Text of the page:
3. Like any other wine it likes a bit of space in the glass. Any dusty old Sherry “schooner” glasses need to be ceremoniously ditched.

4. It’s not just a style, it’s a protected in the same geographic way as Champagne and Parmesan. Sherry can only be made in Spain’s “Sherry Triangle”, a relatively small area nestled in Andalucia’s south west corner, focussed on the town of Jerez, the first Spanish wine region to take on Denominacion de Origen (D.O.) status in 1935.

Most Sherry goes through a very special type of ageing process called the Solera system. Legally the wine needs to be aged for at least 2 years to be called Sherry but in practice even the lightest styles are often over 5 years old. The young wines get regularly blended in with barrels containing successively older and older wines until they reach the final stage, the Solera itself, before bottling.

This time-consuming process means that the Sherry doesn’t then need any further ageing. Great news for wine drinkers looking for something unique and complex without having to cellar the wines at all and something that the very accessible prices that Sherry commands just don’t reflect.

Despite the enormous variation in colour, all of these styles are actually white wines. All dry sherry wines are made from the Palomino grape variety, a lowish acidity variety which is also enjoyed by some scale as a “normal” still white wine in Spain.

Sherry rarely improves in the bottle and the lightest Sherry styles of Fino and Manzanilla are all about freshness. Despite being fortified, the alcohol level of these styles (around 15% abv) isn’t dissimilar to that of a Californian Zinfandel in a warm vintage. Where Fino is all about almonds and herbs, Manzanilla can be distinctly floral but both share a yeasty, appley taste profile that comes about from this style of wine’s unique ageing feature, the Flor. This yeasty veil appears early on in the wine’s lengthy time in the cellar (Bodega), forming a protective layer stopping the air from getting to the wine then passing on unique flavours and texture to the wine. Enjoy well chilled, from a normal wine glass giving it lots of room to breathe and treat it like a white wine, it will only stay fresh kept in the fridge for a few days.

What’s the difference? Fino can come from anywhere in the Sherry/Jerez DO area, Manzanilla must be aged within the town of Sanlucar de Barrameda. The salty tang that makes both styles so delicious with fried seafood is much more pronounced in a Manzanilla. Winemaking legend credits this to the town’s seaside location. It’s more likely to be explained by a slightly different make-up of yeast strains in the Flor here but believe whichever version you prefer.

Amontillado is a foodie’s dream. Delicate yet complex. Savoury yet rich. After the same initial path as a Fino, Amontillado’s are fortified a second time to 17%, at which point the Flor gives up and the wine begins to age oxidatively in its large oak barrels (butts). This adds some depth of colour and a nutty complexity in addition to the citrus flavours from the time under Flor.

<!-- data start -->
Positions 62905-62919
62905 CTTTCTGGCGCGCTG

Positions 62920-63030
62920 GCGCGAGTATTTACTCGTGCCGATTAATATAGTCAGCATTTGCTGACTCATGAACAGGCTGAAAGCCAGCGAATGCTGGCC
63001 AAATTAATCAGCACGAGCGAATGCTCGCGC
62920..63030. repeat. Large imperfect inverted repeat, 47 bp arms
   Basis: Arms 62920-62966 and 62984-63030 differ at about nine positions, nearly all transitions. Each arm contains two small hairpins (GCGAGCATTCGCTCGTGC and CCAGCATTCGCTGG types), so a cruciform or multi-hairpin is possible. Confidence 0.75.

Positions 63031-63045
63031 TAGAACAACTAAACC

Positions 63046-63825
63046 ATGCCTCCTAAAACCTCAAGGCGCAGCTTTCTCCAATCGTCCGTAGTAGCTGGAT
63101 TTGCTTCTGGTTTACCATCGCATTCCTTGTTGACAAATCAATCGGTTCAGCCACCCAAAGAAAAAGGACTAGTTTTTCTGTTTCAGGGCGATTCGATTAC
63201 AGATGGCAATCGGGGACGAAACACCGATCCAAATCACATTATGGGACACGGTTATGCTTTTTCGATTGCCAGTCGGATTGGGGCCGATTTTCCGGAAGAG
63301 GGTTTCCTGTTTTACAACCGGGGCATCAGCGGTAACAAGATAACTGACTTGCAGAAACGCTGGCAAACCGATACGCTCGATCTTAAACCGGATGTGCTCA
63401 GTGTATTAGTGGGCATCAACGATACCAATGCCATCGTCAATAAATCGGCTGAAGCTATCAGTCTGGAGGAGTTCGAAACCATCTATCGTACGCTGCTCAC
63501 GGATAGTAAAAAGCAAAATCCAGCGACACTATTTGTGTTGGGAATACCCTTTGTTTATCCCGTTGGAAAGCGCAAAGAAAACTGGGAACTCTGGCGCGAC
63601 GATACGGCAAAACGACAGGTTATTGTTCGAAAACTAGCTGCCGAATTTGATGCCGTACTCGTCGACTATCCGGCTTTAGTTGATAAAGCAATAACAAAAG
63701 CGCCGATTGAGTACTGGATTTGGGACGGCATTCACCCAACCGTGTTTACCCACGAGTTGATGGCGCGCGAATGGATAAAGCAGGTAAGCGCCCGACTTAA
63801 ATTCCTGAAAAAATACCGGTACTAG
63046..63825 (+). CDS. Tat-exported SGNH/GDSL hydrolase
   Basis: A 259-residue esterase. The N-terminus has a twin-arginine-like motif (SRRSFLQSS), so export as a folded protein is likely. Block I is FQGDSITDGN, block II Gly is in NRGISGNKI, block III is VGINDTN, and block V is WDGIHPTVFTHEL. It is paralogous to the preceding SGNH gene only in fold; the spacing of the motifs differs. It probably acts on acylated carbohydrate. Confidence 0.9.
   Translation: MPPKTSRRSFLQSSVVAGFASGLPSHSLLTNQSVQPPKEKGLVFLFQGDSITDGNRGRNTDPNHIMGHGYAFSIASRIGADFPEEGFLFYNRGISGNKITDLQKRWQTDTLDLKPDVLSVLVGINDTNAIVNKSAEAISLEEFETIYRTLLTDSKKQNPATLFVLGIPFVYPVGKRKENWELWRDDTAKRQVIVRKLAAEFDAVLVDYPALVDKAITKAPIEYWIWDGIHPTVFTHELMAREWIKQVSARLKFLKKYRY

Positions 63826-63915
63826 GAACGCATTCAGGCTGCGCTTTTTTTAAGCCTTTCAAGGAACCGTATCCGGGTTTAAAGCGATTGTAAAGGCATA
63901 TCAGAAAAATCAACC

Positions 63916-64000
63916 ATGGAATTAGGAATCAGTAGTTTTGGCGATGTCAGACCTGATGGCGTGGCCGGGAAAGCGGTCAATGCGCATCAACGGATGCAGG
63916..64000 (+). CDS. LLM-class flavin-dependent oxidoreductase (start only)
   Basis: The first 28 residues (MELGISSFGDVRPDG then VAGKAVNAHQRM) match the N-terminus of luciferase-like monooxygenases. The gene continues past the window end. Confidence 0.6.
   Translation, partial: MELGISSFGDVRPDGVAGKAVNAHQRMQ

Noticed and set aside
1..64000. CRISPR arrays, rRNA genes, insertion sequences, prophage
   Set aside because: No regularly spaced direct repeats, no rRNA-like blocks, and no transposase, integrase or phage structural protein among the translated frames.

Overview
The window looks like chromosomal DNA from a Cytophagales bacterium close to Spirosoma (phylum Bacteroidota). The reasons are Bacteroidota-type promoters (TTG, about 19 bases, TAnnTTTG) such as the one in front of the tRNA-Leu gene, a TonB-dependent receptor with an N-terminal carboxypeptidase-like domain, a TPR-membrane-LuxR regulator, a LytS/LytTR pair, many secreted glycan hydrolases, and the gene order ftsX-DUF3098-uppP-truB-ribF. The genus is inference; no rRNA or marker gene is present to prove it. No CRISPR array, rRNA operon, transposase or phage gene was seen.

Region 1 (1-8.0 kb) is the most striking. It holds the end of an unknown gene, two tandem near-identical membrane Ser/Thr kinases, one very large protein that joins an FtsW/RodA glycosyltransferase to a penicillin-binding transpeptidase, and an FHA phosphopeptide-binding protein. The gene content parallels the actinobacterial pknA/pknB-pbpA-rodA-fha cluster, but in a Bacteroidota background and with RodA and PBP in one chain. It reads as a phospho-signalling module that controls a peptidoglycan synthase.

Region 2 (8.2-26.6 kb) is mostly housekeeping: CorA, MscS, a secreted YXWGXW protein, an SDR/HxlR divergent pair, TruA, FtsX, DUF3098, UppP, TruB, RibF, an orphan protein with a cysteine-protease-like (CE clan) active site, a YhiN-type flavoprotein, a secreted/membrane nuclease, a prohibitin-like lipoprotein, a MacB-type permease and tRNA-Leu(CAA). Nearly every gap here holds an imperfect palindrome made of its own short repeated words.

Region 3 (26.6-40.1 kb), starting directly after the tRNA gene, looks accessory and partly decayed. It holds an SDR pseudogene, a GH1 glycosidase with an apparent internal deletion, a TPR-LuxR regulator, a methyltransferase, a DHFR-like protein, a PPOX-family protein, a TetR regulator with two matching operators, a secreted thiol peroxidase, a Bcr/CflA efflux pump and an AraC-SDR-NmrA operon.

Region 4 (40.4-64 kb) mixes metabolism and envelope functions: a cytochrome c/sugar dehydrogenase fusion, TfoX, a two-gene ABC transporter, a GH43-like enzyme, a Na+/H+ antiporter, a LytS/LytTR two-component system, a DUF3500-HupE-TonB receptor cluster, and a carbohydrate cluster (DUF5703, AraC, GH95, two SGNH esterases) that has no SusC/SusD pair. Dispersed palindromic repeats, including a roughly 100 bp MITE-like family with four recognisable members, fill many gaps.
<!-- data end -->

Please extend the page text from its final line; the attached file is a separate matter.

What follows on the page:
Full-bodied, deeply coloured and full of oomph, Oloroso is a warming, highly complex mouthful of walnuts, dried fruits and figs. All dry sherries are fabulous aperitif wines but Oloroso can take on strong cheeses, game and even steak.

And if you really can’t make your mind up as to whether you prefer the biological (Flor) or oxidatively (no Flor) aged styles of dry Sherry then check out Palo Cortado. Beginning life as a Fino, in some rare cases the Flor mysteriously disappears and the wine is left to age in contact with the air, which it usually does slowly and with finesse. Flavours become more concentrated (as does the alcohol level). Typically the finish is epic and the wine is said to have the finesse of an Amontillado and the roundness of an Oloroso. Take any opportunity presented to enjoy this rare style.

Sweet styles fall into two broad categories, those made from partially dried grapes and fortified before all the sugar has turned to alcohol leaving very high levels of sugar in the wine, either made from Pedro Ximenez (stunning, treacley nectar) or from Moscatel (floral, scented and one of the few wines that actually smells and tastes like grapes). Unless you see these grapes mentioned on the front label then a sweet Sherry is a blend of one of the Dry styles plus either PX or Moscatel or very concentrated sweet grape juice and the descriptor will be an English word e.g. Cream or Medium. If you’re interested in some exciting food and wine pairings you would write off the better Cream Sherries at your peril.

More information on all Sherry styles can be found at

As a recently qualified Sherry Educator you can expect the Wine Confidence tasting programme for 2018 to feature some Sherry-related topics. This month’s #WedNightWineSchool in Epsom on 29th November is all about Cheese & Wine pairing and will no doubt include something from Jerez!

Happy tasting!

Cheers, Deb x